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        Etomidate-induced convulsion prior to electroconvulsive therapy
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        Etomidate-induced convulsion prior to electroconvulsive therapy
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Choice of anaesthesia for electroconvulsive therapy (ECT) has become more limited in the past year owing to the non-availability of methohexitone. As a result, there has been more use of etomidate in our hospital as an anaesthetic agent for ECT. We would like to draw your attention to a case of a spontaneous seizure after administration of etomidate.

A young man aged 19 years had been an in-patient for 3 months, following the onset of a schizoaffective disorder. He was being treated with a course of ECT and his medication from the start of this treatment was chlorpromazine 1000 mg/day, procyclidine 15 mg/day and fluoxetine 20 mg/day. There was no relevant past medical history or previous history of seizures. Prior to his tenth treatment of ECT he experienced a spontaneous generalised tonic/clonic seizure while being induced under anaesthetic. He was administered etomidate initially 26 mg, which was increased to a dose of 30 mg as facial twitching was evident. He was then administered suxamethonium 75 mg. However, the twitching continued into a full grand mal seizure lasting about 90 seconds, which was terminated by 10 mg diazepam given intravenously.

Recovery from anaesthesia was otherwise normal and there was no evidence of postictal confusion or other physical sequelae. Etomidate was used as anaesthetic agent for this man's nine other ECT sessions, to a maximum dose of 28 mg with no adverse effect. Improvement in this young man's mood was maintained following this incident and it was decided to discontinue ECT.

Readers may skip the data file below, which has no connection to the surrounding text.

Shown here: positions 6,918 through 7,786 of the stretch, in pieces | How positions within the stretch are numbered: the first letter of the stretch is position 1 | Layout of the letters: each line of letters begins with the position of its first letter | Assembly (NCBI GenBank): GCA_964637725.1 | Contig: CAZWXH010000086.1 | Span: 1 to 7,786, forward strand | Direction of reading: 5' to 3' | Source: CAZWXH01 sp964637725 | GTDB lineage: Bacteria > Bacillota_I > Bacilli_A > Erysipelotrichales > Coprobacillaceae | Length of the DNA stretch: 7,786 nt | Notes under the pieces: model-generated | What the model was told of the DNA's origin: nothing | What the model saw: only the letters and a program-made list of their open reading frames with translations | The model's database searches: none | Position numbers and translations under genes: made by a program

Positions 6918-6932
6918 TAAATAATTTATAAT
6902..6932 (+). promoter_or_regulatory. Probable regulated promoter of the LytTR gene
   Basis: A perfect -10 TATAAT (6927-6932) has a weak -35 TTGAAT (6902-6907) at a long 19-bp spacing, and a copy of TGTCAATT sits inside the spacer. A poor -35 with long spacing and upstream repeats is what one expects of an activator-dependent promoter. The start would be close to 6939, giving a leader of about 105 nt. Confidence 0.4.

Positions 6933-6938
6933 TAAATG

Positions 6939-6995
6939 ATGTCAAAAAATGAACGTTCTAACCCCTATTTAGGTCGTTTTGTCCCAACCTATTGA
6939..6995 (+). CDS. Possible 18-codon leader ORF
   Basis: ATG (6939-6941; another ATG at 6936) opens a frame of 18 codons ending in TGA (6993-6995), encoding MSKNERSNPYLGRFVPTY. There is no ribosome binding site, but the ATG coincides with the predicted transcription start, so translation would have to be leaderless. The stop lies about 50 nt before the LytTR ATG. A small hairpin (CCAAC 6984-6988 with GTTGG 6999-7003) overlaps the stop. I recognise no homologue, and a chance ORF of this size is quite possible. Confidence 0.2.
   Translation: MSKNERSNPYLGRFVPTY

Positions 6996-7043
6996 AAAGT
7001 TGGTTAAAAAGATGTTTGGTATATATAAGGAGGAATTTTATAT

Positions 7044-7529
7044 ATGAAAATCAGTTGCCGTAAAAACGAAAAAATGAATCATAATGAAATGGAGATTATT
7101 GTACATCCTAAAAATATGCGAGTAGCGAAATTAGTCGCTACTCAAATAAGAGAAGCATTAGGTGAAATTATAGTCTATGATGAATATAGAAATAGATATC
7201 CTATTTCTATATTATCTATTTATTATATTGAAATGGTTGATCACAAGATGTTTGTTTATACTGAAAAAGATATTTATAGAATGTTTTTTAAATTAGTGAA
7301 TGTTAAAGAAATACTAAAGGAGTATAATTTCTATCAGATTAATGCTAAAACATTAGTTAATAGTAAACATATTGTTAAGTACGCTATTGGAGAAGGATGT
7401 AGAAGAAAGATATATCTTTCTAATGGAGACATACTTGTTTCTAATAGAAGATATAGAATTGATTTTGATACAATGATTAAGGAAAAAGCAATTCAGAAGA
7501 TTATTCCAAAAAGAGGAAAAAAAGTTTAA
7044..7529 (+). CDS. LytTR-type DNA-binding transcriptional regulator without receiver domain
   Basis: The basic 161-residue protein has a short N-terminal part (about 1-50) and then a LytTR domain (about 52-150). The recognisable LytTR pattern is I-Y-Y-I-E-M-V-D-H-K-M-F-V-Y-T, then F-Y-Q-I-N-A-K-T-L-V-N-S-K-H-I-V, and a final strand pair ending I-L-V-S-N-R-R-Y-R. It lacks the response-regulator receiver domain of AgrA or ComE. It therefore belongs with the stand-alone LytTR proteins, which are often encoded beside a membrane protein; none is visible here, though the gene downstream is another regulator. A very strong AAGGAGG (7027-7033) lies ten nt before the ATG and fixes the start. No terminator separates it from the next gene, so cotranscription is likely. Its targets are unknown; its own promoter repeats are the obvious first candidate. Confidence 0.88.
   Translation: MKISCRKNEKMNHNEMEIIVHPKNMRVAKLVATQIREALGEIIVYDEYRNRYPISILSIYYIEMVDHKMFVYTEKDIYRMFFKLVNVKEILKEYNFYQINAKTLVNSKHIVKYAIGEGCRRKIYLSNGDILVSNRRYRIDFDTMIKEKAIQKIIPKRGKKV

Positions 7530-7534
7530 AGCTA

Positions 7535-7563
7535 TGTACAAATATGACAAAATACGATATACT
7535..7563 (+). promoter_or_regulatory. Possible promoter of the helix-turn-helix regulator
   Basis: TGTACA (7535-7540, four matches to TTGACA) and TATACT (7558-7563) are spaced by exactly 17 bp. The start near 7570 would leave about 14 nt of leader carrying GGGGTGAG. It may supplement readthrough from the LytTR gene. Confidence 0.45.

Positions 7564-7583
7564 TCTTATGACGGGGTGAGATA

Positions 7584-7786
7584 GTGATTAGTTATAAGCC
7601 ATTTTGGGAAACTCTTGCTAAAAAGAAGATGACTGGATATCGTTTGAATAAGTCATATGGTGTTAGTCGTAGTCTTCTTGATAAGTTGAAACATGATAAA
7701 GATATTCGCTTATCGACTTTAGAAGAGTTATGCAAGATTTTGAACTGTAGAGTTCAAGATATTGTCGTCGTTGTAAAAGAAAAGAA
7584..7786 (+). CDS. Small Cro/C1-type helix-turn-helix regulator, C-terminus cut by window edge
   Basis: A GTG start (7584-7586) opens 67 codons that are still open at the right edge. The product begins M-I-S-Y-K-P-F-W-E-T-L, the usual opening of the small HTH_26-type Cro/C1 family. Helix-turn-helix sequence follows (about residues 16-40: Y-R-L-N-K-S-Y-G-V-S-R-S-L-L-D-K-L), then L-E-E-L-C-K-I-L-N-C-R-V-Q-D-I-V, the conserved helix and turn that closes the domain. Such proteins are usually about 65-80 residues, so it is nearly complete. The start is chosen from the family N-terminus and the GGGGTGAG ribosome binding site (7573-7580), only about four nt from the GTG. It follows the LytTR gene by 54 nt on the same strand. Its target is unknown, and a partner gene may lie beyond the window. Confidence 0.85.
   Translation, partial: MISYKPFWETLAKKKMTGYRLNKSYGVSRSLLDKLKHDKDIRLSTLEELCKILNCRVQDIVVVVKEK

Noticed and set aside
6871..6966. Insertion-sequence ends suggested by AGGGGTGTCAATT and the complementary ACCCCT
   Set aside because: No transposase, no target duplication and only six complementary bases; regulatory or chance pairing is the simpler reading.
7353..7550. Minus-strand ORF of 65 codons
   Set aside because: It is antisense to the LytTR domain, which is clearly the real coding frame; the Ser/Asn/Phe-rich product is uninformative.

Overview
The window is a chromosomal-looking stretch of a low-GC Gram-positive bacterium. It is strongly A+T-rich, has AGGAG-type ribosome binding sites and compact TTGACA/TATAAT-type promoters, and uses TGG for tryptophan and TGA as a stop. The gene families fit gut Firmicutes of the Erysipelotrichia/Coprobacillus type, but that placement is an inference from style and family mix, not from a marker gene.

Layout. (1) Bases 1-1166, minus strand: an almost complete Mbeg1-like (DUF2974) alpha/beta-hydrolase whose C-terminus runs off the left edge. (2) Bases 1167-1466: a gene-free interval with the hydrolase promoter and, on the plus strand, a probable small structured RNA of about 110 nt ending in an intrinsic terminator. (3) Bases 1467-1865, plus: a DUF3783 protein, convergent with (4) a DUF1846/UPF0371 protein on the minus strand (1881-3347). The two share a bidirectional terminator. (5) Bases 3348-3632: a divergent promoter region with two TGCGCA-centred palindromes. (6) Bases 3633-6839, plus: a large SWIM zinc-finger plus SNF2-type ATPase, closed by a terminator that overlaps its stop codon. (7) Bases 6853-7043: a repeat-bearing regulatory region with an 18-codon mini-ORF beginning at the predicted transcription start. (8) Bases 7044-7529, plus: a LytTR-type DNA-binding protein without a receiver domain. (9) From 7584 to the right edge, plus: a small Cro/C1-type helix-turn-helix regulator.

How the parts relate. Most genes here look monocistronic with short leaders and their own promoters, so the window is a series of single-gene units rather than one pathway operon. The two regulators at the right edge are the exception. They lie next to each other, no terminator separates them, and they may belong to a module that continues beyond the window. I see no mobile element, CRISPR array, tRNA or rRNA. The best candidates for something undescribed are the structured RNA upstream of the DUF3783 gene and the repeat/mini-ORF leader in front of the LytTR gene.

Generalised seizures after short-term etomidate infusion have been reported during or after recovery from anaesthetic (Goroszeniuk et al, 1986; Krieger & Koemer, 1987; Hansen & Drenck, 1988). However, seizures have not yet been reported during induction of etomidate anaesthesia or while undergoing a course of ECT. There is no definite neuropharmacological explanation for this seizure-like activity of etomidate, which is thought to result from a disinhibition of subcortical activity, rather than a specific epileptogenic effect of the compound (Kugler et al, 1977).

Concurrent use of fluoxetine and chlorpromazine may have partly contributed, by lowering the seizure threshold. However, in this case the slightly higher dose of etomidate seems the most likely causative agent, as all other medication had been prescribed at the above doses throughout the course of ECT.

This case emphasises the importance of minimising adverse effects during ECT by using the lowest effective dose of anaesthetic agent and carefully considering concurrent usage of other medication.

Goroszeniuk, T., Albin, M. & Jones, R. M. (1986) Generalized grand mal seizure after recovery from uncomplicated fentanyl-etomidate anesthesia. Anesthesia and Analgesia, 65, 979981.
Hansen, H. C. & Drenck, N. F. (1988) Generalised seizures after etomidate anaesthesia. Anaesthesia, 43, 805806.
Krieger, W. & Koemer, M. (1987) Generalized grand mal seizure after recovery from uncomplicated fentanyl–etomidate anesthesia. Anesthesia and Analgesia, 66, 284285.
Kugler, J., Doenicka, A. & Laub, M. (1977) The EEG after etomidate. Anesthesia Resuscitation, 106, 3148.